5 Things to Consider Before Getting a Dog as a Student

The number of pet-friendly learning institutions has been increasing lately. Although the permission to have a dog on campus is not that widespread in comparison to low-maintenance animals, there are exceptions for service and emotional support dogs. However, if you are a lucky one and your institution doesn’t mind dogs on campus or you are simply planning to have one while living independently, there are some points to think about.

You Will Need to Learn a Lot 

Getting a dog is often about learning new things like what dogs need, want, and understand. For instance, some people think that only punishment works well when training a dog to obey them. However, positive reinforcement is much more effective, and it doesn’t make you nervous or your pet – afraid of you.

Also, not everyone knows that dogs don’t possess the skill of abstract thinking, that’s why yelling at them for tearing a shoe in pieces even 2 minutes after it had been done won’t bear any fruits. Yes, dogs understand the voice tone and may submit and show signs of reconciliation if you read them The Riot Act, but it doesn’t mean they get why you are angry. Thus, there are some things you’re going to need to work on.

Again, You Will Need to Learn

Don’t forget about the learning part that is directly connected to your student’s life. What you will mainly have to do during your college years is to:

  • attend classes
  • participate in projects and workshops
  • write papers
  • read a lot
  • prepare for exams
  • and, of course, do chores and care about yourself

Well, the writing part can be easily sorted out by googling ‘EssayPro’ – there are a number of writing services that will gladly take your assignments off your hands. However, what do you do about the rest of the points? 

As an option, you may reconsider your schedule, or simply think about creating one, to squeeze in the pastime with your dog. If you can’t dedicate at least 1,5 hours per day to your pet and manage the rest of your important tasks, it means that you will need to sacrifice some aspects of your life, which is a very bad idea.

You might think that you can ‘budget’ on self-care and look after your four-legged friend. Yet, with time, you will probably become drained with no resources left to do that. Getting mad at an innocent animal is probably the worst you might deal with in the end. So, make sure you are able to take care of your needs first of all. And if there is still some space for a cute pug in your life, go for it. Otherwise, it’s better to consider a low-maintenance pet or not getting one at all for a while.

Dogs Are Living Creatures, First of All

You may hear a recommendation about getting yourself a dog to deal with the depression you’ve been struggling with for some time. Well, dogs can really work well as antidepressants, but that is rather a side-effect of a well-brought-up pet. The latter is not always that easy though. So, if your sole purpose of getting a dog is to make yourself happier, that might lead to negative consequences as a result.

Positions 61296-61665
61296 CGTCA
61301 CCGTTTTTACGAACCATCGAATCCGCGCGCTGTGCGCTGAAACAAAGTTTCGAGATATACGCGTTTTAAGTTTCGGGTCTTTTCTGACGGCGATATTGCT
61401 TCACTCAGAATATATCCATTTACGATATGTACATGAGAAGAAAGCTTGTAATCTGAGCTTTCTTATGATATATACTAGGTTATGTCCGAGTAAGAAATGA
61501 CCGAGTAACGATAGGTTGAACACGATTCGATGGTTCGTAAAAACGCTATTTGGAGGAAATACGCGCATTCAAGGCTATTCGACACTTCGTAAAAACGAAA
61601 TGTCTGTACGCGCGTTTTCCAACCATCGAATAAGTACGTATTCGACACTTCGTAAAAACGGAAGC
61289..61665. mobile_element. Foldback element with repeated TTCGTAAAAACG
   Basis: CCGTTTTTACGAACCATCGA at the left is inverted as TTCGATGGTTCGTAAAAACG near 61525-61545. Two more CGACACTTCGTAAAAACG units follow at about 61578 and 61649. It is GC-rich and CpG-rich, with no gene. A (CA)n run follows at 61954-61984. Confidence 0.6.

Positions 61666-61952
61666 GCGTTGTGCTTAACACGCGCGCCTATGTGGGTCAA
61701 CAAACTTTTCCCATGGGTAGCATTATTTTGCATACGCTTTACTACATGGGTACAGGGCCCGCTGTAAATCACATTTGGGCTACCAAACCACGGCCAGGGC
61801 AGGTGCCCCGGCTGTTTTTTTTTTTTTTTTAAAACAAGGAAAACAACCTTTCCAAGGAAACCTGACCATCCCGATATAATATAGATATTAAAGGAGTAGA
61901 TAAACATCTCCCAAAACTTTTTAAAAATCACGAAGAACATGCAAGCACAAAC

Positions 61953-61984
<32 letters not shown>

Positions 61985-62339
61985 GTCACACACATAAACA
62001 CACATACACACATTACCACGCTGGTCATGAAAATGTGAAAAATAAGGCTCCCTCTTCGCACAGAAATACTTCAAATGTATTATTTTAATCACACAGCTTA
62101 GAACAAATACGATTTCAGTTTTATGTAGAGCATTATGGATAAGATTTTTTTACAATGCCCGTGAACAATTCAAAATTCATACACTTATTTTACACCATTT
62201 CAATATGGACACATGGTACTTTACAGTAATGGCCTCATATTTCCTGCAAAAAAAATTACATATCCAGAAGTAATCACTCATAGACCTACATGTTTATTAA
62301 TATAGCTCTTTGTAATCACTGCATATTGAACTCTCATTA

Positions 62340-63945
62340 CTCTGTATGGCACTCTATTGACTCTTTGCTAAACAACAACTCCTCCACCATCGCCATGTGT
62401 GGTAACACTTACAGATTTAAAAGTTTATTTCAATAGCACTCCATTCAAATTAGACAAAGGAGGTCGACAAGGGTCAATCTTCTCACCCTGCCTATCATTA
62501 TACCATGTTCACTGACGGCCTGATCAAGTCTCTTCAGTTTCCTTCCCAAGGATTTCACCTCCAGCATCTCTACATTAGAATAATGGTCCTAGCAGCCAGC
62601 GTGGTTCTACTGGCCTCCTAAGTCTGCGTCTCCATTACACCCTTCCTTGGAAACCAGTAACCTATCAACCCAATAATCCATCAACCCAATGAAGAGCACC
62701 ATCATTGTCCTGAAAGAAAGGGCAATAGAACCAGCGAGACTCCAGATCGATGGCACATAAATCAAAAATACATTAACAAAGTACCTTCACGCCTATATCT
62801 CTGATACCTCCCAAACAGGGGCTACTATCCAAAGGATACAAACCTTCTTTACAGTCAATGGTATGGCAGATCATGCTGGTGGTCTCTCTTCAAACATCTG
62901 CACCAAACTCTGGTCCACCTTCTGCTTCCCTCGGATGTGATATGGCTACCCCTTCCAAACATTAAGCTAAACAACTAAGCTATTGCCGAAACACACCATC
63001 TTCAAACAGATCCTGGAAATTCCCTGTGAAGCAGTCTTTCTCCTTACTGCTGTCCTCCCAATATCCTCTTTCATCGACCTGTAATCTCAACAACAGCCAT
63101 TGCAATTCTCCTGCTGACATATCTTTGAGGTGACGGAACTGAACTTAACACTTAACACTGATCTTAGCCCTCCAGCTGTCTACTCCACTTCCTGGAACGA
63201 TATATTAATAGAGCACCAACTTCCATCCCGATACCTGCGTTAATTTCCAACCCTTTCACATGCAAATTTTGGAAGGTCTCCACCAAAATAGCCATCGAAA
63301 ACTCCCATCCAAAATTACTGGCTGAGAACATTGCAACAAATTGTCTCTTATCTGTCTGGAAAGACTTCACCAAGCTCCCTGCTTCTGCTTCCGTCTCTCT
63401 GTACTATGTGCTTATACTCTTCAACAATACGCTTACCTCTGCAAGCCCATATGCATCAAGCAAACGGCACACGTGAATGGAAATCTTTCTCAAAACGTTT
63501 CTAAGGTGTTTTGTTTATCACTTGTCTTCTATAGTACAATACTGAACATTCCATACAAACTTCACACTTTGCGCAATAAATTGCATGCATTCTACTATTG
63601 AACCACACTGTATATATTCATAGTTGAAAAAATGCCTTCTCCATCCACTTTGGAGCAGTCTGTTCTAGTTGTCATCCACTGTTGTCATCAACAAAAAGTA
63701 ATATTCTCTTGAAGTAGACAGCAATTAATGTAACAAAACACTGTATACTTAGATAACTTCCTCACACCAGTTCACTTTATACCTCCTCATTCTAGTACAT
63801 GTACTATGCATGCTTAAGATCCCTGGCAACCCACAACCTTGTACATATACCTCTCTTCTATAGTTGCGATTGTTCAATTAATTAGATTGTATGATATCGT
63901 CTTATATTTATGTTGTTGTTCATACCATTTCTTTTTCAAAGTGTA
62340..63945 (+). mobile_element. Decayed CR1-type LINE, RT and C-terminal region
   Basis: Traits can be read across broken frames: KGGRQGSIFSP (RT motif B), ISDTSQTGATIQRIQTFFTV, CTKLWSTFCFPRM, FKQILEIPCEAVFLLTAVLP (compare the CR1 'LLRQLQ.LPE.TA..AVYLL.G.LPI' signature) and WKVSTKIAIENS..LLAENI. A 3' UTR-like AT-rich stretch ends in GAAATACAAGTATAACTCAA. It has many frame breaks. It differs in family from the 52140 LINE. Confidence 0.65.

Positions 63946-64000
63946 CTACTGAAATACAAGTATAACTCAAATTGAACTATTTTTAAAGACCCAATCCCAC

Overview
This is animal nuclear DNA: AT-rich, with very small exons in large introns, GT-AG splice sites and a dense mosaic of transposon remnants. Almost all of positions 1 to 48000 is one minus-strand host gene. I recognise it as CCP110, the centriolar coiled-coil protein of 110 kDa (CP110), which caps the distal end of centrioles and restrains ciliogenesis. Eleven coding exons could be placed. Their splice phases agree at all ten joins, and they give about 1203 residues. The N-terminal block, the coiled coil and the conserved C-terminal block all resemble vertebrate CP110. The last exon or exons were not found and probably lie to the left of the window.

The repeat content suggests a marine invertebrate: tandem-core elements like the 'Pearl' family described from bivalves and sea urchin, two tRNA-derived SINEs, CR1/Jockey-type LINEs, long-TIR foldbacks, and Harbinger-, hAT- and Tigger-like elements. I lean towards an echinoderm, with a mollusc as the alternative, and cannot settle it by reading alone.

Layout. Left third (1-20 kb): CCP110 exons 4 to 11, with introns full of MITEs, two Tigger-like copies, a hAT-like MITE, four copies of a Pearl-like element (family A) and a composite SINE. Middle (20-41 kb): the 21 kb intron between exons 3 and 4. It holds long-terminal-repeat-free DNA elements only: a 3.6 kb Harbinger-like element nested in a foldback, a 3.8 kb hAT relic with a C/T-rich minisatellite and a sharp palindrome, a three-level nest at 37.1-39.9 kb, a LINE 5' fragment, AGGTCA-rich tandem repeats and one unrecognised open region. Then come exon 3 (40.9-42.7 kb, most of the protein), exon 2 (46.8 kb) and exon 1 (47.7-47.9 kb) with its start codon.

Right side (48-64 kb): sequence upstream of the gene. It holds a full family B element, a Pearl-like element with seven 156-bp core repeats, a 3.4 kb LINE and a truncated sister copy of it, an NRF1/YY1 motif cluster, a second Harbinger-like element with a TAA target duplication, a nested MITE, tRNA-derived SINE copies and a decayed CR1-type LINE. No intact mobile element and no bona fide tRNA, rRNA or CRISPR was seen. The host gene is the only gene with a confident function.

Sure, there are chances that becoming responsible for someone may make your depression go away and everything will be just fine. Yet, it’s an animal we’re talking about, right? It would be a shame if it didn’t work out and you ended up being responsible for more than just yourself while not being able to take care of either. 

They Need More Leisure Time Than People

Your fluffy friend won’t be strictly against lying on the sofa with you while you watch your favorite movies and series or sleeping while you study. Yet, at some point, it will start bugging you asking you to play with them, which means less time and fewer opportunities to concentrate. Be ready to spare some time for your pet regularly, otherwise, its behavior may deteriorate. 

Even if it gets used to little to no movement during the day with time, its health will probably suffer. It is especially likely to happen if you sterilize your dog. After such surgeries, it will need to be more active to avoid becoming overweight.

The Obvious Thing

While living in a dorm, you will need permission to have a pet in your room. What’s more, agreeing on it with your roommate(s) is even more crucial. Whether the person has allergies or something against pets or dogs specifically, you won’t be able to change that later. So, if they mind having a four-legged roommate you want so much, you will need to switch the room. If the latter is not an option, unfortunately, getting a dog while living in a dorm will only lead to tension and conflicts.


The decision to have a pet is important in general. It’s always about dealing with something new and finding free time to look after the animal. Since students are one of the busiest and most stressed-out people you may find these days, before getting a dog they must consider all pros and cons. Yet, first of all, they should be able to take care of themselves. Only under this condition, both you and your pet will enjoy the benefits and each other’s attention.

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